Ajax may have been in the midst of winning three successive European Cups in April 1972, but they were not having things all their own way domestically. Indeed, since the extraordinary genius of Johan Cruyff first began wowing the Amsterdam giants’ supporters in 1964, they had only seized four Eredivisie titles to Feyenoord’s three.
The Rotterdammers had, themselves, lifted the continent’s biggest prize in 1970 and were the reigning Dutch champions. They boasted the legendary Ernst Happel in their hot-seat, had arguably their country’s greatest-ever defensive partnership in Rinus Israel and Theo Laseroms, the craft of Wim Jansen in the engine room and a magician supreme of their own in Wim van Hanegem.
“Feyenoord and Ajax were at the time not only among the best sides in the history of Dutch football, but European football,” said Happel later.
Forty years ago to this day, Stefan Kovacs took the team he had recently inherited from Rinus Michels to Rotterdam for one of the Netherlands’ most eagerly anticipated all-time clashes. It was Round 29 of 34 in the Eredivisie run-in, and Ajax had had their lead at the summit cut to just three points after losing their last away game 3-2 at mid-table Go Ahead Eagles. The odds suggested the arch-enemies would be neck-and-neck at the end of play. For Cruyff’s first De Klassieker had ended in a 9-4 humiliation in 1964, and by now they had gone nine attempts without a league win at De Kuip.
“The previous season Ajax had been ahead of us in the title run-in, but we beat them 3-1 in Amsterdam and one week later we were champions,” said Israel. “Now we had home advantage. Ajax didn’t score many against us in Rotterdam and we had a very good record against them. We were very confident we were going to give our fans a day to remember.”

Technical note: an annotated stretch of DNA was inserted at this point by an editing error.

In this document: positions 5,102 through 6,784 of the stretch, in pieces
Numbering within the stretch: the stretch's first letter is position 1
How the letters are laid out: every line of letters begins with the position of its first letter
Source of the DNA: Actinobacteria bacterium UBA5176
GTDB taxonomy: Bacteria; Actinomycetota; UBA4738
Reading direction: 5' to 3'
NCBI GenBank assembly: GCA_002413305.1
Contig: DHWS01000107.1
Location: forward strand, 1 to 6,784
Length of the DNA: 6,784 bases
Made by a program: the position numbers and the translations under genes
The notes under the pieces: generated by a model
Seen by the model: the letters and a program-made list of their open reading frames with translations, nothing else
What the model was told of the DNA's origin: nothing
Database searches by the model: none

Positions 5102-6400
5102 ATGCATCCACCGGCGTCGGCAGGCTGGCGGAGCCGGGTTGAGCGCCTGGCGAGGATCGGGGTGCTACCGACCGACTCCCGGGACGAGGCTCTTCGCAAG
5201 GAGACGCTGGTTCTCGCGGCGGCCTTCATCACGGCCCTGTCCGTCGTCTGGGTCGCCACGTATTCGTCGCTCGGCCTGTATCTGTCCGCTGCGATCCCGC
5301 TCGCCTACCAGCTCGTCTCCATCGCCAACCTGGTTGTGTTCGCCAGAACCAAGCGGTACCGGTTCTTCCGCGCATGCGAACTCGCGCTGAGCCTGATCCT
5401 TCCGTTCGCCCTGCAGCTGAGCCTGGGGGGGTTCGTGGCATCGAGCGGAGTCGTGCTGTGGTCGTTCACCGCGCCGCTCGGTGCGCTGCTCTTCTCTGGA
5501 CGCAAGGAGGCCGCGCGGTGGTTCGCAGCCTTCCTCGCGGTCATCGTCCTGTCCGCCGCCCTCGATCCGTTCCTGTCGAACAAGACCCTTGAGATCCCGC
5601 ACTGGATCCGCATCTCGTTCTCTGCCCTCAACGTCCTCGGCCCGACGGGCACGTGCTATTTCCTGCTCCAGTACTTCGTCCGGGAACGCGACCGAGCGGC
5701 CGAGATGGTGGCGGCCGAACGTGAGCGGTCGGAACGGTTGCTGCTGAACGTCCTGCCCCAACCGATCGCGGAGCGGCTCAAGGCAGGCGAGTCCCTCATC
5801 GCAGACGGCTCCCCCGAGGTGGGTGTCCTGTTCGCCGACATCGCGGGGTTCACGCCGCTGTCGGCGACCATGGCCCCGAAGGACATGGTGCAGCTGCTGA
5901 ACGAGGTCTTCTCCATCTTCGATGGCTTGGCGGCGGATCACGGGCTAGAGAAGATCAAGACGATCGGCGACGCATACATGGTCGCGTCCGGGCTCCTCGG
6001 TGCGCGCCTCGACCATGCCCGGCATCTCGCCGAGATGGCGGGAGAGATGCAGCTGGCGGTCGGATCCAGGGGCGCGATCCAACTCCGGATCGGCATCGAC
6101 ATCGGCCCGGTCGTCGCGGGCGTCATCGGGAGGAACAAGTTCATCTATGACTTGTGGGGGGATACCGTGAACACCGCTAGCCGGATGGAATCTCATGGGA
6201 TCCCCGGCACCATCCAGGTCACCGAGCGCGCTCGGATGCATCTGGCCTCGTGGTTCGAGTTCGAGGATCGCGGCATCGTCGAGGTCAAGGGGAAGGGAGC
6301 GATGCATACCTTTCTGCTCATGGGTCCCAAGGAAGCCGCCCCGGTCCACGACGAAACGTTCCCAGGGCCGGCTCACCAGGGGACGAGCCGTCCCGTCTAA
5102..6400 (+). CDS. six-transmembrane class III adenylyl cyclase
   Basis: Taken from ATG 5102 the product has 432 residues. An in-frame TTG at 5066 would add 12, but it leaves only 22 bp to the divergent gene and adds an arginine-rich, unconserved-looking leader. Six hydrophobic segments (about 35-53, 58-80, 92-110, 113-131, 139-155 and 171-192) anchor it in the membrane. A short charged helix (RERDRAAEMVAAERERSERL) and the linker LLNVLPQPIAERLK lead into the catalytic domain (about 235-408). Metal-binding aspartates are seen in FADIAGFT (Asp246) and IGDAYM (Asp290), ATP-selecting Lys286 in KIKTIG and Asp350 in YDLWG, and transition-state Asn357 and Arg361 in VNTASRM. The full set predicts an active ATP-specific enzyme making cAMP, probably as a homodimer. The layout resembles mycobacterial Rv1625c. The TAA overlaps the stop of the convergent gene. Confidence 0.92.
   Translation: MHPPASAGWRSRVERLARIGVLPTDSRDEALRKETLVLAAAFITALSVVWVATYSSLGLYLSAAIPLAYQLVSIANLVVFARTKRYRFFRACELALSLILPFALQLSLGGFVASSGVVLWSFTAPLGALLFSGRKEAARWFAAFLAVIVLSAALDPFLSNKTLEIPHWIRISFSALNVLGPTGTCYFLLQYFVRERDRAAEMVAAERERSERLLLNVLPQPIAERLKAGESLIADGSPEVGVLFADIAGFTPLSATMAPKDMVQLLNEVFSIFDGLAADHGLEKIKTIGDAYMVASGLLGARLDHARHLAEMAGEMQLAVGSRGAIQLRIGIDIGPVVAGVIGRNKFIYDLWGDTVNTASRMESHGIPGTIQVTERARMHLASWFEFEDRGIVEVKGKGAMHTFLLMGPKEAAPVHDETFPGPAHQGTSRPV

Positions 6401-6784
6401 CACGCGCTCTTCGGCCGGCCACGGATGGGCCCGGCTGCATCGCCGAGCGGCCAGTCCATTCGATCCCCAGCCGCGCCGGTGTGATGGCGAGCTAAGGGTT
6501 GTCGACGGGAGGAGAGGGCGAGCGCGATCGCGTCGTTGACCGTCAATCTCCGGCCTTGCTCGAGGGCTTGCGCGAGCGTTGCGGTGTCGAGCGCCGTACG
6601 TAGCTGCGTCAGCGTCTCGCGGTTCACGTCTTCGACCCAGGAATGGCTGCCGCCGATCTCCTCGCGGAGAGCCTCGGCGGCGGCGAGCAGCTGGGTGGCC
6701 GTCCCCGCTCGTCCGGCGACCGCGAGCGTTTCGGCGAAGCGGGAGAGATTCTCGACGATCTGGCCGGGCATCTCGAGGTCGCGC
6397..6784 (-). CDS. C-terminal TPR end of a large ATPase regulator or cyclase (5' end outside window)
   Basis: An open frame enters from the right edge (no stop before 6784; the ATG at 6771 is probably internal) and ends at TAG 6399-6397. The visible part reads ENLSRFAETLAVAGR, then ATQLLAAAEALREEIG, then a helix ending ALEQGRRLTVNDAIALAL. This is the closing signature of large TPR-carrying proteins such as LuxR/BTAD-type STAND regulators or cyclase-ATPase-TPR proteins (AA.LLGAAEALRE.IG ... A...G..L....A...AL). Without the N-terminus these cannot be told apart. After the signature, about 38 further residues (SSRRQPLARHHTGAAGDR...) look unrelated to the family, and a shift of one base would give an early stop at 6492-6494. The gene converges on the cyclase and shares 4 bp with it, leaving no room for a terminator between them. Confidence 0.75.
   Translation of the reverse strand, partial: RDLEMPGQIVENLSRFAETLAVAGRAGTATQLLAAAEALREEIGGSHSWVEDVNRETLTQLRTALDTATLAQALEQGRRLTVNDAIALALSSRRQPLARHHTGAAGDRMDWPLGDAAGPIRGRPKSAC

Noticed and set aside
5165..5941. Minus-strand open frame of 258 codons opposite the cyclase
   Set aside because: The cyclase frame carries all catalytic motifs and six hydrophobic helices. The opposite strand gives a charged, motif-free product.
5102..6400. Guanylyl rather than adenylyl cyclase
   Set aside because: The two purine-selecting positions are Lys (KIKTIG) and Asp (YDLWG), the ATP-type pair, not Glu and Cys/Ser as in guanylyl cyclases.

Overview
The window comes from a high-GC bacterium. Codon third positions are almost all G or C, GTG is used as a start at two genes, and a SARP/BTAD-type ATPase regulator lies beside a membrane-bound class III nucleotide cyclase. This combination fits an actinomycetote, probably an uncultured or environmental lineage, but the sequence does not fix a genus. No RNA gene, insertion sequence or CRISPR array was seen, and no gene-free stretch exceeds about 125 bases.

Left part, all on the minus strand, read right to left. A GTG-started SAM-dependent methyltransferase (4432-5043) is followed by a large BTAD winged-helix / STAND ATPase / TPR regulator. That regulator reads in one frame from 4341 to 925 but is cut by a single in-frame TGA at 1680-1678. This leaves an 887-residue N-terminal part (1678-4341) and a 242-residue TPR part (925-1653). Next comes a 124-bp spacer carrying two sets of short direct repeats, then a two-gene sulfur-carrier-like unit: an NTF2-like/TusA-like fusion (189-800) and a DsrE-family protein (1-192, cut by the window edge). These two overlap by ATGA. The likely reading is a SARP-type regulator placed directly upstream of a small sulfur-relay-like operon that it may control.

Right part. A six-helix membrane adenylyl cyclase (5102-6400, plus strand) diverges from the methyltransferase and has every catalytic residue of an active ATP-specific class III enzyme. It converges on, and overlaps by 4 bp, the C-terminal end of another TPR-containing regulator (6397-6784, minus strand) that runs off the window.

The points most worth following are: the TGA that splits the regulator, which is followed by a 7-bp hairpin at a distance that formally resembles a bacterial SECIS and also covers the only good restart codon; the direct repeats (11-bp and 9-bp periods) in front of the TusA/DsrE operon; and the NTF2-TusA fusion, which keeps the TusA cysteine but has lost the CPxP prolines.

Those Feyenoord supporters were, as Israel had desired, applauding at the end of 90 minutes. However, for the first and only time in their history to date, they were applauding Ajax.
With Piet Keizer and Cruyff dazzling, the visitors were 3-1 up by half-time courtesy of goals from the latter, Arie Haan and Gerrie Muhren. Keizer’s third assist of the contest allowed Cruyff to complete his brace, before the pair reversed roles to put the icing on the most sumptuous of cakes. When Keizer slid home that Cruyff pass to complete a 5-1 victory, the left-lying attacker cockily stood still and stared at the ball, which was in the back of the net along with Israel, who had desperately slid into it in an attempt to restrict the ignominy.
“I remember lying there, half-conscious in the goalmouth, and seeing that celebration," said Israel. "It was hard to take, but Ajax deserved that victory. People criticised our performance, but they were simply unstoppable that day. It wasn’t just Cruyff and Keizer, the whole team played really well. It was an amazing performance.”
That result all but regained Ajax the Eredivisie title, and the following month they were ironically back at De Kuip to beat Den Haag 3-2 in the KNVB Cup final and Internazionale 2-0 in the European Cup decider.
“We had three unforgettable nights in Rotterdam in that summer of 1972,” recalled Keizer, who spent his entire career with Ajax. “But that 5-1, against our biggest rivals on their own patch, was something extra special.”